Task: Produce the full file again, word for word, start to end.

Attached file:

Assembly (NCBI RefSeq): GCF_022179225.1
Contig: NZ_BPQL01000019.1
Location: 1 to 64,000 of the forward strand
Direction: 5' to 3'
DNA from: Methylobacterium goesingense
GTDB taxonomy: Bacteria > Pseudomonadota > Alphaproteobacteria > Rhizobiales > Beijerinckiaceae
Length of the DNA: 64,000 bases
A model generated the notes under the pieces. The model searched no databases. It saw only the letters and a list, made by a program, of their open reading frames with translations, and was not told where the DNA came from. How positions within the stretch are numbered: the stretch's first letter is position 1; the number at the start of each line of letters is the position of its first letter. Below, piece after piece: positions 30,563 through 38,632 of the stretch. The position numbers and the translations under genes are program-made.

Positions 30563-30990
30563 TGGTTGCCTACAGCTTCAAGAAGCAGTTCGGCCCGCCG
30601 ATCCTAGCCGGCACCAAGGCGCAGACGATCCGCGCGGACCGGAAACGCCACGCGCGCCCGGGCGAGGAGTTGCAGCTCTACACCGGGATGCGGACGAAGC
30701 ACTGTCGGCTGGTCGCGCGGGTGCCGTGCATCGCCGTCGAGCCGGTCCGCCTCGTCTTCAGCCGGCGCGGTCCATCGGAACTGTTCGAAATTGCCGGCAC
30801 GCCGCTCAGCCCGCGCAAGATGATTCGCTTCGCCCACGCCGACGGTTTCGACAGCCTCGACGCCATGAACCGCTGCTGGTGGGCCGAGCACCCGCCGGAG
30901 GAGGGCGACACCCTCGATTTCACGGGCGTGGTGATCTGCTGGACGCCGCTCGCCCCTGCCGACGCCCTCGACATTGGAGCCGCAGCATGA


Assembly (NCBI RefSeq): GCF_022179225.1
Contig: NZ_BPQL01000019.1
Location: 1 to 64,000 of the forward strand
Direction: 5' to 3'
DNA from: Methylobacterium goesingense
GTDB taxonomy: Bacteria > Pseudomonadota > Alphaproteobacteria > Rhizobiales > Beijerinckiaceae
Length of the DNA: 64,000 bases
A model generated the notes under the pieces. The model searched no databases. It saw only the letters and a list, made by a program, of their open reading frames with translations, and was not told where the DNA came from. How positions within the stretch are numbered: the stretch's first letter is position 1; the number at the start of each line of letters is the position of its first letter. Below, piece after piece: positions 30,563 through 38,632 of the stretch. The position numbers and the translations under genes are program-made.

Positions 30563-30990
30563 TGGTTGCCTACAGCTTCAAGAAGCAGTTCGGCCCGCCG
30601 ATCCTAGCCGGCACCAAGGCGCAGACGATCCGCGCGGACCGGAAACGCCACGCGCGCCCGGGCGAGGAGTTGCAGCTCTACACCGGGATGCGGACGAAGC
30701 ACTGTCGGCTGGTCGCGCGGGTGCCGTGCATCGCCGTCGAGCCGGTCCGCCTCGTCTTCAGCCGGCGCGGTCCATCGGAACTGTTCGAAATTGCCGGCAC
30801 GCCGCTCAGCCCGCGCAAGATGATTCGCTTCGCCCACGCCGACGGTTTCGACAGCCTCGACGCCATGAACCGCTGCTGGTGGGCCGAGCACCCGCCGGAG
30901 GAGGGCGACACCCTCGATTTCACGGGCGTGGTGATCTGCTGGACGCCGCTCGCCCCTGCCGACGCCCTCGACATTGGAGCCGCAGCATGA